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* chf
  vuyyuru - 06/17/17 09:40
  A 72-year-old white man is seen in the clinic with complaints of increasing dyspnea on exertion and orthopnea. The patient recently moved to the city and has records of a recent hospitalization four months ago for dyspnea upon minimal activity, increasing fatigue, and orthopnea. The patient has a long-standing history of asthma and diabetes. Medications at this time include inhaled steroids, inhaled beta-agonists, and glyburide. ACE inhibitors and furosemide were started two months ago.

Vital signs are: pulse 100/min, respirations 24/min, and blood pressure 154/94 mm Hg. Cardiovascular examination reveals a regular rate and rhythm, and an S4 is present. Bibasilar crackles are evident in the chest. There is no wheezing. There is a trace bilateral pedal edema in the extremities, and routine labs are normal, except for a BUN of 42 mg/dL and a creatinine of 1.9 mg/dL. An EKG shows a sinus rhythm with left ventricular hypertrophy. Chest x-ray shows cardiomegaly and increased vascular congestion. Labs four months ago showed a BUN of 27 mg/dL and a creatinine of 1.2 mg/dL. Echocardiogram shows left ventricular hypertrophy and an ejection fraction of 57%.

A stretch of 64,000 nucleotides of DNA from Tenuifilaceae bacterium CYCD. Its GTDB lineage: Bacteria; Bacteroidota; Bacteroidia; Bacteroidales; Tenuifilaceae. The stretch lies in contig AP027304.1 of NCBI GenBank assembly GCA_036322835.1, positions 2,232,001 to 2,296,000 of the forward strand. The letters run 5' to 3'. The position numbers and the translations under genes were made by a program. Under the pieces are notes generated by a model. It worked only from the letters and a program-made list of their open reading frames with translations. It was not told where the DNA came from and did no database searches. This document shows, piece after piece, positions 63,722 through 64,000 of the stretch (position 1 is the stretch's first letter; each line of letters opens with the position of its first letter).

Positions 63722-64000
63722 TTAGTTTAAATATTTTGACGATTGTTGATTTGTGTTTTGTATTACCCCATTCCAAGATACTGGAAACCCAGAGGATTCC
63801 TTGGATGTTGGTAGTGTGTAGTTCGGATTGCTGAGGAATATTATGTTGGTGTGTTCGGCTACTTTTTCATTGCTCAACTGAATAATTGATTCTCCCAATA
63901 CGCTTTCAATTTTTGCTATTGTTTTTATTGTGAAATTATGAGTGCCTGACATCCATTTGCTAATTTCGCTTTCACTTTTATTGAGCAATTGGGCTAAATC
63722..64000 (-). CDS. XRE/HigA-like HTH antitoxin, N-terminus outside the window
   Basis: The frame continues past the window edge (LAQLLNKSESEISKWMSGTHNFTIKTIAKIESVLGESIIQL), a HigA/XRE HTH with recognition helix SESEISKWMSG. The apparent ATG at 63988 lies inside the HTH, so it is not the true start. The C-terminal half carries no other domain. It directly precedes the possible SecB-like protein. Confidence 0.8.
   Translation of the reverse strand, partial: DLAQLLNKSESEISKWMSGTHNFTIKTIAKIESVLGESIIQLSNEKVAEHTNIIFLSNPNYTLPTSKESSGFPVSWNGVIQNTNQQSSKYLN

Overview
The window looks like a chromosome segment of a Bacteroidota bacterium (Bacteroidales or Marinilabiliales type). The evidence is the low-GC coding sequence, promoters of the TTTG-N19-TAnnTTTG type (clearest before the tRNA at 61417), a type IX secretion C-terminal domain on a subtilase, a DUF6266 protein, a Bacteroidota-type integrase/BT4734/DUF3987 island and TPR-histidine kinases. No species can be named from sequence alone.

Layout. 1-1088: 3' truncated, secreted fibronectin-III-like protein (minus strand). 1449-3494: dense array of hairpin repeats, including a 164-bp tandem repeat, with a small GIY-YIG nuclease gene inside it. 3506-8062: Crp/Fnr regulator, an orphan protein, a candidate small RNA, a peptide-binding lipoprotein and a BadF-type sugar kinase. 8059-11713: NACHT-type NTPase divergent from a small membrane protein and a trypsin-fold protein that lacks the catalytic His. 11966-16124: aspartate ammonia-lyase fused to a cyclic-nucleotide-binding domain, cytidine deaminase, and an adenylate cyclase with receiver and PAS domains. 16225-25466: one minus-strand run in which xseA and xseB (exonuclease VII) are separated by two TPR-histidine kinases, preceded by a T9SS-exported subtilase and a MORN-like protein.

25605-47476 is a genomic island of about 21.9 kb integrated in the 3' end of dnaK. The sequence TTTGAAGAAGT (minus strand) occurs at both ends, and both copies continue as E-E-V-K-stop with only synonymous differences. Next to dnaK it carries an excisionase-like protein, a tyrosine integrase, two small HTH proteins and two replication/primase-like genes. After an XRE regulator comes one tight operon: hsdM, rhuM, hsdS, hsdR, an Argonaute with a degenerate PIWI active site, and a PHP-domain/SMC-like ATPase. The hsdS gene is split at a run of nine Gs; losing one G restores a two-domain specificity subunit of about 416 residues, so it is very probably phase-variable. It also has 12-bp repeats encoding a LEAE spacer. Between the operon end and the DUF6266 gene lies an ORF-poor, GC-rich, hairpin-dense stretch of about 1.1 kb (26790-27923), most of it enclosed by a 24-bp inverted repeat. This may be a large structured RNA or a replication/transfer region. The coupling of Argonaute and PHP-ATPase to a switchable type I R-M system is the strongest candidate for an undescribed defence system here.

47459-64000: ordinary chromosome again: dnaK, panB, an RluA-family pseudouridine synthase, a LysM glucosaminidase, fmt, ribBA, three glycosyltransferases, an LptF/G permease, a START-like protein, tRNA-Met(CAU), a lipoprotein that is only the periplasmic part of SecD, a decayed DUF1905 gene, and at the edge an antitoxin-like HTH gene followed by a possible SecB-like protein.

What is the next step in management in the management of this patient?

(A) Increase the dose of furosemide
(B) Restrict salt and fluids and reschedule a return appointment in four weeks
(C) Increase the dose of ACE inhibitors
(D) Add digoxin
(E) Start the patient on carvedilol
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* Re:chf
  gelitino - 06/17/17 11:52
  start the px on carvedilol  
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